>
> You can get the slides here:
> http://toddwarfel.com/archives/2005/03/ia_summit_05/

Ok, so I noticed shortly into your slides that paper is less useful in
prototyping navigation. Maybe this is referring to navigation as in
links, but I have found it pretty useful in looking at global
navigation paradigms. Can you give a little back-fill in the
challenges to paper prototyping navigation models?

I wish I had been lucky enough to attend the conference this year!

-Clay

21 Mar 2005 - 9:47pm
Richard Czerwonka
2005

Try locating a book called "Software by Design - Creating People Friendly Software" by
Penny Bauersfeld ISBN 1-55828-296-3

It's slanted towards the Apple Mac, but there a whole bunch of ideas in it.

On 21 Mar 2005 at 13:08, Angela Azzolino wrote:

> [Please voluntarily trim replies to include only relevant quoted
> material.]
>
> Looking for methods to test navigation models. With no time allotted
> to testing in the schedule I'm looking for recommendations from the
> community to test a navigation model designed for a non-transactional
> information site with six user groups, one primary. What are some
> non-html prototype fast and dirty methods out there?
>
=================
Richard Czerwonka,
Delphi Programmer
ENT Technologies
Mob: 0412 104 042
=================

21 Mar 2005 - 10:08pm
Donna Maurer
2003

I have found paper prototype testing to be useful for interactive sites,
but almost impossible for informational (and therefore navigation-heavy)
sites. There are just too many pages and alternate paths, and it is almost
impossible to really disconnect content from navigation. Carolyn Snyder's
book (as far as I remember) doesn't even attempt to address informational
sites...

Todd may have said the same in his presentation, but the pdf keeps breaking
my browser!

Donna

At 02:27 PM 3/22/2005, you wrote:

>Ok, so I noticed shortly into your slides that paper is less useful in
>prototyping navigation. Maybe this is referring to navigation as in
>links, but I have found it pretty useful in looking at global
>navigation paradigms. Can you give a little back-fill in the
>challenges to paper prototyping navigation models?
>
>I wish I had been lucky enough to attend the conference this year!
>
>-Clay

-------------------------------------------------
Donna Maurer
Usability Specialist
Step Two Designs Pty Ltd
Knowledge Management / Content Management / Intranets

http://www.steptwo.com.au/
donna at steptwo.com.au
(02) 6162 6307

21 Mar 2005 - 11:41pm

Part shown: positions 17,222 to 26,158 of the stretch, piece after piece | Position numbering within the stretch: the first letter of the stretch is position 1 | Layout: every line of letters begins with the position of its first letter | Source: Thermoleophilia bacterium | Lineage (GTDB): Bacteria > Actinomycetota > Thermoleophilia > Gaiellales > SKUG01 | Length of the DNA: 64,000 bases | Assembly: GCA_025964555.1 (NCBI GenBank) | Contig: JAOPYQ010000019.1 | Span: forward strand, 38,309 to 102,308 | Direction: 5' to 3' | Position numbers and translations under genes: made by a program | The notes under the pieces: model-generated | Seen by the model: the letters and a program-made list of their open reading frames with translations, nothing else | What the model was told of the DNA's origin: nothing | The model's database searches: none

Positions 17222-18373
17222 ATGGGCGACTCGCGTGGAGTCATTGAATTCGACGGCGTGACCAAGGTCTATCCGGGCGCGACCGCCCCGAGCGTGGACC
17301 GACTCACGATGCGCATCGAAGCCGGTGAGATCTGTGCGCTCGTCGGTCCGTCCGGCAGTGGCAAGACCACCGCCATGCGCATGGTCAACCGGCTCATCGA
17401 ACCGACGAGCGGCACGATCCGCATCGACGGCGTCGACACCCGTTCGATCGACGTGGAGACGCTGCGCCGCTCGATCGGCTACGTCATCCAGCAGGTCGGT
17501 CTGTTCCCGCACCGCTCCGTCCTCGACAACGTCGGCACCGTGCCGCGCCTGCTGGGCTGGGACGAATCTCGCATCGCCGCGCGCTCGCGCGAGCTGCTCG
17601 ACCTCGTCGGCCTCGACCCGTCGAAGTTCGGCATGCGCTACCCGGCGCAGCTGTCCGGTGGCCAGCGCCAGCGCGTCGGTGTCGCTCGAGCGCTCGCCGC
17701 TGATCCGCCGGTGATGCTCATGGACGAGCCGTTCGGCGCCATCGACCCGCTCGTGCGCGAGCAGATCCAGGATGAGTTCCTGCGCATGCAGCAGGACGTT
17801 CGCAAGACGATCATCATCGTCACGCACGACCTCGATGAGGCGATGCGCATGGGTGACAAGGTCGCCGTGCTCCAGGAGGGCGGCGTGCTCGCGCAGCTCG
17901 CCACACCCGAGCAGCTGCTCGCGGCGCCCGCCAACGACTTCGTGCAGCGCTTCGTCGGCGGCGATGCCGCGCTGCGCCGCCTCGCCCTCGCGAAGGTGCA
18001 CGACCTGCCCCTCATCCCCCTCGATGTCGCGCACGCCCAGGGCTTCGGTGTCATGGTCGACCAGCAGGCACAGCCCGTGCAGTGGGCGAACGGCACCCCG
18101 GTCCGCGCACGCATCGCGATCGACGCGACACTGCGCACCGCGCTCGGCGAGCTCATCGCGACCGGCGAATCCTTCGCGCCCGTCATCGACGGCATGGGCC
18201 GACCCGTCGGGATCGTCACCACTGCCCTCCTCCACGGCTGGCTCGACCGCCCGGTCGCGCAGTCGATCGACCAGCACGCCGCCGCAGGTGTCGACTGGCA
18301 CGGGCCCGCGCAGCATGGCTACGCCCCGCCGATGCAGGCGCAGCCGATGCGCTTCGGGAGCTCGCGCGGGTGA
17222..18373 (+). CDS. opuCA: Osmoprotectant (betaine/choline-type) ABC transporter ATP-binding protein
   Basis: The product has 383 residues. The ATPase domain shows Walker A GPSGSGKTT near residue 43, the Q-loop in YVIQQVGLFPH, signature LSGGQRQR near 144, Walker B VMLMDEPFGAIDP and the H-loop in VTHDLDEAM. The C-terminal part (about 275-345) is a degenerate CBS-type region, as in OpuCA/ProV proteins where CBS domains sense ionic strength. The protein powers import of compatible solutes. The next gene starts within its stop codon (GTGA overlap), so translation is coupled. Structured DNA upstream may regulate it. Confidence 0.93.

Todd Warfel
2003

Not so. We've found paper to be very useful in testing navigation.
However, one of the things we've found is that people don't necessarily
navigate based on global nav elements, but about 50/50 global (top) nav
and contextual (w/in the page or tile). And we've found this to be true
for applications as well as content heavy sites... And this is the case
both in testing both paper and interactive.

What the slides do say, and Carolyn Snyder states this in her book as
well, is that some interactive elements are tougher to do on paper
(e.g.. scrolling text boxes). However, if you were in my class, you
would have seen how to do even that.

On Mar 21, 2005, at 10:27 PM, Clay Newton wrote:

> Ok, so I noticed shortly into your slides that paper is less useful in
> prototyping navigation. Maybe this is referring to navigation as in
> links, but I have found it pretty useful in looking at global
> navigation paradigms. Can you give a little back-fill in the
> challenges to paper prototyping navigation models?

Cheers!

Todd R. Warfel
Email/AIM: twarfel at mac.com

22 Mar 2005 - 3:01am
Peter Boersma
2003

Lada wrote:

> Technically yes, and even a user evaluation method, but not the best
> one... [...] > Yes, but not as good as a first-hand user evaluation

Since Angela mentioned that time for testing was not officially available, I
went for guerrilla methids that may not be the best overall, but the best
for the situation.

> PB> - closed card sorts
>
> It's a formative technique, not an evaluation

Excuse me? Closed card sorts require research and design work up-front and
can definitely be used as an evaluation method! See e.g.
http://iawiki.net/ClosedCardSort

But my main point is that I was going for guerrilla tactics, not "the best"
option.

Peter
--
Peter Boersma - Senior Information Architect - EzGov
Rijnsburgstraat 11 - 1059AT Amsterdam - The Netherlands
t: +31(0)20 7133881 - f: +31(0)20 7133799 - m: +31(0)6 15072747
mailto:peter.boersma at ezgov.com - http://www.ezgov.com

22 Mar 2005 - 4:19am
Lada Gorlenko
2004

PB> Excuse me? Closed card sorts require research and design work up-front and
PB> can definitely be used as an evaluation method! See e.g.
PB> http://iawiki.net/ClosedCardSort

Yep, and then there is an B&A article by Todd Warfel and Donna Maurer
that says: "Card sorting is a user-centered, formative technique
[snip] Card sorting is not an evaluation technique"
http://www.boxesandarrows.com/archives/card_sorting_a_definitive_guide.php

And if Closed Card Sorting is a sub-method of Card Sorting, it
must inherit attributes of its parent method, correct?

In any case, it's not an attempt to prevent anyone from using closed
cart sorting in evaluation. I am a big fun of the method. I am also in
favour of using whatever one can afford to use and get as much out
of any method as possible. Just be aware that some methods are more
effective than others for a specific goal, and some are less. Yes,
card sorting is excellent for testing categories (discrete elements).
No, card sorting is not as excellent for testing path lengths, doing
path comparisons, and getting lots of other useful IA insights that
require working with *navigation process* rather than merely with
*navigation structure*.

PB> But my main point is that I was going for guerrilla tactics, not "the best"
PB> option.

Than we complement, rather than contradict, each other. I was aiming
for the most effective of the cheep and cheerful options I can
sensibly comment on. Apologies if it sounded as disregarding other
methods, it was meant to be just a quick evaluation of them.

Lada

22 Mar 2005 - 3:50am
bruhns
2005

Hi,

I can recommend the "low cost menu test" as detailed by the inventor here:
<URL: http://www.georg.dk/lowcost.htm >

Basically you make a matrix with your menu items on one axis and some